Advice on mobile home plumbing issues

Location, materials and configuration are all different in mobile homes. Here’s a guide to what you can repair — and where you might want a pro.

Advice on mobile home plumbing issues

Old models

If you live in a mobile home over 20 years old, you likely know all too much about plumbing problems. Cheap prices meant cheap construction everywhere, including mysterious plumbing systems you’ll never see anywhere else, since they would have never met the building codes for site-built homes.

Not only are they subject to falling apart, many plumbers will simply refuse to service them. Beware too that if you have the grey, plastic piping known as polybutylene, it was found to be seriously defective and banned in many places. It’s generally deemed irreparable by professionals. Sure, you might stagger on making stopgap repairs, but the only long-term solution is replacing all of the pipes with modern ones, which may or may not be worth it.

Plastic everywhere

The good news is that the plastic piping found in contemporary mobile homes is of the rugged, easy-to-assemble PEX or CPVC types that have come to replace copper waterlines in ordinary houses. (Indeed, it was in mobile homes where this technology was originally perfected.)

Not only can you find replacement tubing, couplings and fittings at your local hardware store, you don’t need to take on the difficult and messy job of soldering copper. Replacing a sink or tub is considerably less challenging than it would be in a copper-piped home.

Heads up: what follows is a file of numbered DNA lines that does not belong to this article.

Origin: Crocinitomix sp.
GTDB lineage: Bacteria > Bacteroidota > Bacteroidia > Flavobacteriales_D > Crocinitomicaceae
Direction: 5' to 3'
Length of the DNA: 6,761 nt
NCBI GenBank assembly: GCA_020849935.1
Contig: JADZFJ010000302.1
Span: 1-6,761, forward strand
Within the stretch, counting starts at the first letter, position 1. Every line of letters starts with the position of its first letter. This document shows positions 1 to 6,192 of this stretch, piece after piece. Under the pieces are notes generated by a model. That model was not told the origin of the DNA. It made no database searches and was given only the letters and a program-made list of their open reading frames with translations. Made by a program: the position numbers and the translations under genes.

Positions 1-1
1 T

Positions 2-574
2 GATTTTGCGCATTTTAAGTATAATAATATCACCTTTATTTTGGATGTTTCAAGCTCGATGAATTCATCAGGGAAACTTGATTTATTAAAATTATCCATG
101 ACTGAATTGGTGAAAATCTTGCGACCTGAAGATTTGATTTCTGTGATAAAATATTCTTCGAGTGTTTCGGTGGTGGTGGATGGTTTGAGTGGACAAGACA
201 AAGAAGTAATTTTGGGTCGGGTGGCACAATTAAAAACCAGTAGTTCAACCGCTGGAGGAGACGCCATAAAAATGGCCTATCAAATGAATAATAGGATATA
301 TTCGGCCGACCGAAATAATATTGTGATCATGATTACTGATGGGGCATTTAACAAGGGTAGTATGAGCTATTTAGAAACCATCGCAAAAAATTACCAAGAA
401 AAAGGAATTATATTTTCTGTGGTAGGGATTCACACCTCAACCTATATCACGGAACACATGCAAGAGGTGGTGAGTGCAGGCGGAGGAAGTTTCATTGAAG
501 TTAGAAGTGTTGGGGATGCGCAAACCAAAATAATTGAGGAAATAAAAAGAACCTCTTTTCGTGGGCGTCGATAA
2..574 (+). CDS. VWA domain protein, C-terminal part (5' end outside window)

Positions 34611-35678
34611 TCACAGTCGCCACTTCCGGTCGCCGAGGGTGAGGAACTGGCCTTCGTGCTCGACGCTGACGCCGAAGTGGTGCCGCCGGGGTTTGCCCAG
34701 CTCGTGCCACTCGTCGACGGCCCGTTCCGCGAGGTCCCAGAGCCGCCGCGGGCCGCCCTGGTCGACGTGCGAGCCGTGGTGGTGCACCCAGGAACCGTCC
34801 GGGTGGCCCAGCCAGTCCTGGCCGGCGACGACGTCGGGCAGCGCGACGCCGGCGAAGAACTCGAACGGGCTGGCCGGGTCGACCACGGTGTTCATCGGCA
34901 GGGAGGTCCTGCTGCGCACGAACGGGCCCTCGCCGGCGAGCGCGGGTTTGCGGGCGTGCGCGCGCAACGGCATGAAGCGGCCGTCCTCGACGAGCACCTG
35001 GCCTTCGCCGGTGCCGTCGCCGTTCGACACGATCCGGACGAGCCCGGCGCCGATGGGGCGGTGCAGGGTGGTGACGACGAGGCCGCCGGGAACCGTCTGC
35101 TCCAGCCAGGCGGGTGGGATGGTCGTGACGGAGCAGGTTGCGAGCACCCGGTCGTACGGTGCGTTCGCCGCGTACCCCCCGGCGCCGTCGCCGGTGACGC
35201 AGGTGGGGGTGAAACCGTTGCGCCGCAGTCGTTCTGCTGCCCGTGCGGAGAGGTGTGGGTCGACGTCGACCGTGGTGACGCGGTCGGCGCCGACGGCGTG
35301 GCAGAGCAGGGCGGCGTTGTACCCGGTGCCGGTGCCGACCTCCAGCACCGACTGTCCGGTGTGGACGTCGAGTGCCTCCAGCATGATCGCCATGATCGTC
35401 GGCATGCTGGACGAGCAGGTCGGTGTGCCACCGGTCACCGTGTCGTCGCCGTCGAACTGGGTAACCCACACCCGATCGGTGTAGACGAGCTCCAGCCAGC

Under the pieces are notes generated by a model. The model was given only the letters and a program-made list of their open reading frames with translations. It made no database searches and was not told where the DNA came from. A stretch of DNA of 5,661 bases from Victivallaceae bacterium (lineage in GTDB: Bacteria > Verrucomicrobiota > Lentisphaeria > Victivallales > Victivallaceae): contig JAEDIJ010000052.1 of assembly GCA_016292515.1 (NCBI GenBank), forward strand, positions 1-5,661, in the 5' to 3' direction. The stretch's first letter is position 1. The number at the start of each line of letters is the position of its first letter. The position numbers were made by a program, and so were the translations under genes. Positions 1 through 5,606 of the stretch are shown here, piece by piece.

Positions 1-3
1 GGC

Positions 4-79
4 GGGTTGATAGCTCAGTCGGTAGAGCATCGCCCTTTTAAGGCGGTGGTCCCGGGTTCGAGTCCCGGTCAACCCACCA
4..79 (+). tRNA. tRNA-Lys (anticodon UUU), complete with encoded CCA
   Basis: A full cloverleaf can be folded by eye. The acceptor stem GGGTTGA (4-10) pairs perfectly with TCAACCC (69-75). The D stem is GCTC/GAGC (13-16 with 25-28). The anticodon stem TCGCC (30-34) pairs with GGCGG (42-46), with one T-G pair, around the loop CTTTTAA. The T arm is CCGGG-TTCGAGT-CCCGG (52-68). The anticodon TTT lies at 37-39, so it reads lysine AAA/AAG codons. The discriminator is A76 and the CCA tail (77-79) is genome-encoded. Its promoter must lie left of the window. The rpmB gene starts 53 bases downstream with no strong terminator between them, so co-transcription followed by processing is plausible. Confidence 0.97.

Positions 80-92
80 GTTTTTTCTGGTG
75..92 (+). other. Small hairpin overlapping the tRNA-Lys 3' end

Hard to reach

Unlike site-built homes, mobile homes have no basement. Any work that needs to occur in the crawlspace tends to be cramped and unpleasant. But there are two things a cold-climate dweller ought to do down there that will help limit future problems, notably due to freezing.

If the master shutoff valve is in the crawlspace, it should be relocated up in the warm residence itself. And if you live where it can get really, really cold, you might consider reinsulating the water supply and possibly even surrounding it with electrical warming tape. Likewise any distributive piping under the floor. Unlike site-built homes, mobile home pipes tend to run beneath the floor as opposed to through walls.

Contact a professional

If you happen to live in an area where mobile homes are common, there might well be plumbers who specialize in this field. It may well be that you have to bring in the pros from a general mobile home service and repair company. As in all cases, however, becoming familiar with the basics of your system will help you hire with confidence.

The material on this website is provided for entertainment, informational and educational purposes only and should never act as a substitute to the advice of an applicable professional. Use of this website is subject to our terms of use and privacy policy.
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